The Unwavering Night Watch, courtesy of Ya-Bing
Thomas D. Schoonover, professor emeritus in history at the University of Louisiana at Lafayette, will share his impressive research into the Nazi spy story of Heinz August Lüning, discussing how he separated fact from fiction from this story that inspired Graham Greene’s 1958 book, Our Man in Havana. He took a moment to answer some questions about his research and the book; you can meet and discuss Shoonover’s work at noon tomorrow at the International Spy Museum. The event is free and open to the public.
At the beginning of World War II, Heinz August Lüning, posing as a Jewish refugee, was sent to Cuba to spy for the Third Reich. Lüning’s assignment was to collect information about the United States and its allies and report back to the Abwehr, the German military intelligence agency. His Caribbean post was an important vantage point for observing shipping patterns and ship deployments, but things went badly wrong for the bumbling Lüning who was ultimately captured and executed for espionage.
Why was Nazi Germany interested in Cuba?
The Germans knew that the U.S. and British trade and military vessels drew upon the resources of the Caribbean-Isthmian region and South America. Spies or a spy network in Cuba would offer the Germans a means to watch Allied military and commercial traffic and uncover information about military-related activity. For example, it was no secret that the Dutch refineries off Dutch Guiana were major producers of aviation fuel.
Is it fair to say the Allies profited more from Heinz Lüning’s capture than the Germans from his espionage?
Certainly, the Germans only received modest amounts of low-level intelligence from Lüning; but the Allies also gained little information from him because he did not know about other spies. The Allies gained a useful psychological boost from his capture, but then wasted thousands of FBI-SIS (Special Intelligence Service; the U.S. intelligence service in Latin America with J. Edgar Hoover at its head) man-hours chasing a fiction of their imagination. So in sum, the Allied gains were also very limited; and chasing a rainbow allowed real German espionage agents to have greater success. The Germans gained, thus, more from his capture than when he was free.
Graham Greene and Ernest Hemmingway, FBI agents versus Nazi Spies…why was the story of Heinz Lüning forgotten until now?
The activity of the German spy received some attention in several short pieces or books in the postwar years. Other than some printed personal recollections (contemporary journalists and participants) and over a hundred newspaper and magazine pieces in the U.S. and Cuba, there were no documentary records because the U.S. and British governments both closed the files. Both governments still keep much of the material classified. I filed various FOIA (Freedom of Information Act) requests between 2001 and 2005 in order to see most of the material (roughly 70%)-some items were denied me in total and other items were redacted, at times quite strongly. Without access to the material in Lüning’s 4,000 page file there was not much of a story to tell. Incidentally, the British still hold some of their material classified-specifically the files on Lüning. The file of Lüning’s trial in Havana went lost at least 3 decades ago.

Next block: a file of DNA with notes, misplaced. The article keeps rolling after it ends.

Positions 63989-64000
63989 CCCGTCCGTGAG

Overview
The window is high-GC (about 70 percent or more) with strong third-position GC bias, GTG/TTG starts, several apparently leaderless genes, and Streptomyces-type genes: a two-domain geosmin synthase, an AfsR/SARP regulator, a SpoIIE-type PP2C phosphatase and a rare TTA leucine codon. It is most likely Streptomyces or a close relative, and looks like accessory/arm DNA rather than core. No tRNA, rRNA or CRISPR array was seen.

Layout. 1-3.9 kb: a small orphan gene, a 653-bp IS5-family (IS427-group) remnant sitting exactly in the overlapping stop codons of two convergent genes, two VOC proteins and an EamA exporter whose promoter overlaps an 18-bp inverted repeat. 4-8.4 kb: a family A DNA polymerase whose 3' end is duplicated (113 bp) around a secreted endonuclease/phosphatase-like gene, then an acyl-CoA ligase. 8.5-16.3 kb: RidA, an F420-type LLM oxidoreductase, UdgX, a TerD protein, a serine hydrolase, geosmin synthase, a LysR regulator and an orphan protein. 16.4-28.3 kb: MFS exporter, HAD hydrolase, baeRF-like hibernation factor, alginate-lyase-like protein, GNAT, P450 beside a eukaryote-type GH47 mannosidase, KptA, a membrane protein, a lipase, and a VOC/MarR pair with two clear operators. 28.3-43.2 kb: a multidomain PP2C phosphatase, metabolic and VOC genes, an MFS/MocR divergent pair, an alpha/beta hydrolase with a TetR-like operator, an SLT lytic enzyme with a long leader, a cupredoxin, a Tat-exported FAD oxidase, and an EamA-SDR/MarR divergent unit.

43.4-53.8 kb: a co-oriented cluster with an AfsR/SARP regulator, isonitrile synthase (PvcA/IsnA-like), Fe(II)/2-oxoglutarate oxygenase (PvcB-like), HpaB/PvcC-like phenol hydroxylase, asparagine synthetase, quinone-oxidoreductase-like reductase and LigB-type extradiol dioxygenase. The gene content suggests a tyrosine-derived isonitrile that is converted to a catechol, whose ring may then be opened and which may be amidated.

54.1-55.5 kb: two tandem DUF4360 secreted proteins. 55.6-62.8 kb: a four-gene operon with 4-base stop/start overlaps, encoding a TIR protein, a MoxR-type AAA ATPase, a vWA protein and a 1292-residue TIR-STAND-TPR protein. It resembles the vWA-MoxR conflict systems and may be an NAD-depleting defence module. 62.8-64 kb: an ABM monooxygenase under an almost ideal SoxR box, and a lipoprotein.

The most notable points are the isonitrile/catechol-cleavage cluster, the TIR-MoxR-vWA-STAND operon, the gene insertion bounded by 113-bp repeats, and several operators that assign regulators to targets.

Worse spying performance in Cuba; Germany’s or Graham Greene’s fictional British agents?
Heinz Lüning performed well below the level of Greene’s spy, James Wormold. Lüning had only brief training and no commitment to the Nazi war effort, but did not function very well in his duties. Wormold had even less training and no commitment, but he was a more effective and efficient producer of imagined information (he invented the agents and the information).
Perhaps the worst performance was the SIS and its domestic brother, the FBI. These two agencies had hundreds of trained professionals who, with British help, did ultimately capture Lüning, but then spent three and a half years looking for the non-existing network that Lüning allegedly had.
Meet the author and discuss his newest book at the Spy Museum’s free lunchtime author debreifing, this Thursday from noon to 1 p.m. You can reach the Museum at 202.393.7798.
It’s interesting to note the influence the Nazis had on Pre-WWII Hollywood. The Nazi counselor general in Los Angeles, Georg Gyssling, was able to influence any negative connotations toward Germany in movies being made at the time. In fact, I detail in my book, HOLLYWOOD AGENT PROVOCATEUR, the Nazi party’s attempt to blackmail studio personnel into performing acts of espionage.